The serum uric acid, ascorbic acid, iron, albumin, transferrin, TIBC, Ca, and Mg levels in children with mild, moderate, and severe malaria are shown in Table 2. There was a significant variation in the levels of uric acid, ascorbic acid, iron, albumin, transferrin, TIBC, calcium, and magnesium in children with mild, moderate, and severe malaria.

Table 2 Uric acid, ascorbic acid, iron, albumin, transferrin, TIBC, Ca, and Mg levels in children with mild, moderate, and severe malaria

Table 3 shows a comparison of uric acid, ascorbic acid, iron, albumin, transferrin, TIBC, calcium, and magnesium levels in children with mild, moderate, and severe malaria using LSD post hoc analysis. Uric acid and Mg were significantly lower in children with mild malaria compared to those with moderate malaria, while ascorbic acid, iron, albumin, transferrin, TIBC, and calcium were significantly higher in children with mild malaria compared to those with moderate malaria. Ascorbic acid, iron, albumin, transferrin, TIBC, and calcium were significantly lower in children with severe malaria than those with mild malaria. Ascorbic acid, iron, albumin, transferrin, and TIBC were significantly higher in children with moderate malaria than those with severe malaria.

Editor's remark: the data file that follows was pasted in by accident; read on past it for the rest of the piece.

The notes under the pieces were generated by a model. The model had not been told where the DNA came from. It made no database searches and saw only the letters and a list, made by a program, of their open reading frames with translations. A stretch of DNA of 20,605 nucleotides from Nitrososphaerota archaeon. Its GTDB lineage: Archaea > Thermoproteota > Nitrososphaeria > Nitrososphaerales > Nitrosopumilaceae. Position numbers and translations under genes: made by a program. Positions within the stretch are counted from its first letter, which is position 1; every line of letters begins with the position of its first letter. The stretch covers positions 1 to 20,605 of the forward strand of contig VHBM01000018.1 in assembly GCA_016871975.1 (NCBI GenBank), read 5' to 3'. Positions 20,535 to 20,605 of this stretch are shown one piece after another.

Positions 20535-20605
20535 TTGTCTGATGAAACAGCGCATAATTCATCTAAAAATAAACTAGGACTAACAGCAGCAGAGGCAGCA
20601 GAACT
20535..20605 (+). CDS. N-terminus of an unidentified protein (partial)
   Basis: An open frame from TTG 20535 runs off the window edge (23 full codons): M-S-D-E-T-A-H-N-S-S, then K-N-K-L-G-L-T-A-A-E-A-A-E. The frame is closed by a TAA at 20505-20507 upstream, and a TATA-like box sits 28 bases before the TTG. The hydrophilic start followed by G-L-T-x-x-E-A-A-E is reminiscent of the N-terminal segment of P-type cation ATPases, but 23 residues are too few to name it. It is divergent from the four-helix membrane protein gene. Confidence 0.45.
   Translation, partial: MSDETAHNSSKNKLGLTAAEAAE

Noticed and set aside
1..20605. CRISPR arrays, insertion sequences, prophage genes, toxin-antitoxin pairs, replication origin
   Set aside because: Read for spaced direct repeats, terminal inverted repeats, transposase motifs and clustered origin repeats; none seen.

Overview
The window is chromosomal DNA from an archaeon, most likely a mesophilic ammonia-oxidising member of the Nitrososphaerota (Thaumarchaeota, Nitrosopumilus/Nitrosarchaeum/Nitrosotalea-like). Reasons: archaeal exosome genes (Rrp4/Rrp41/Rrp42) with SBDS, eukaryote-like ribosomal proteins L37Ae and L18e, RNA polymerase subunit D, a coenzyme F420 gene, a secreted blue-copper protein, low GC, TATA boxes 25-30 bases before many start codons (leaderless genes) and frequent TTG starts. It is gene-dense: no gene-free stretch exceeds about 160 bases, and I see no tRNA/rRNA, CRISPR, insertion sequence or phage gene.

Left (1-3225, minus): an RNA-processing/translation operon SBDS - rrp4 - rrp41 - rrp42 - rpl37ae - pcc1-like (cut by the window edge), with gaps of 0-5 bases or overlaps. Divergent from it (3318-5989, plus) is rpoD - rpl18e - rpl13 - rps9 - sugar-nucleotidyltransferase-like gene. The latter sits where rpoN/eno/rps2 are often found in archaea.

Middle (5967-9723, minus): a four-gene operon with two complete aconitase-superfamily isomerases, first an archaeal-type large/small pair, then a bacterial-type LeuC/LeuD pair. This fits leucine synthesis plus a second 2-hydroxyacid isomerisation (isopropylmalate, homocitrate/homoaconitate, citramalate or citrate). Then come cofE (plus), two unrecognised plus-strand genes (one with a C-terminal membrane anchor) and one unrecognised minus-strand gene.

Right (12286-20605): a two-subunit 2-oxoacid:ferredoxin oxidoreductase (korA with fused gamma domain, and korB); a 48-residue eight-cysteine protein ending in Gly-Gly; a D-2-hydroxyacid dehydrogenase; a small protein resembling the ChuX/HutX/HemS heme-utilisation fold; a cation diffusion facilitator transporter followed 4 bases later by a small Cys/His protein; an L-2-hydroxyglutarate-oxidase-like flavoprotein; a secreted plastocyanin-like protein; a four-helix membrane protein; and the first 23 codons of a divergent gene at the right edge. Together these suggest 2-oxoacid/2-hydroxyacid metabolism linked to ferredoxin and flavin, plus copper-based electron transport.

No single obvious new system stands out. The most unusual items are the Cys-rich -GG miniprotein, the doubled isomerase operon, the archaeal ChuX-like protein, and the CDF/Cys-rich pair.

Table 3 Uric acid, ascorbic acid, iron, albumin, transferrin, TIBC, Ca, and Mg levels in children with mild, moderate, and severe malaria using LSD post hoc analysis

Table 4 shows the correlation of parasite density against serum ascorbic acid in malaria-infected children where a negative correlation was observed. It also shows the correlation of parasite density against uric acid levels in malaria-infected children where a positive correlation was observed, while ascorbic acid correlated negatively with uric acid. Iron correlated positively with albumin, transferrin, and TIBC, respectively. Albumin correlated positively with transferrin and TIBC respectively, while calcium correlated negatively with magnesium.

Table 4 Correlation of biochemical parameters in malaria-infected children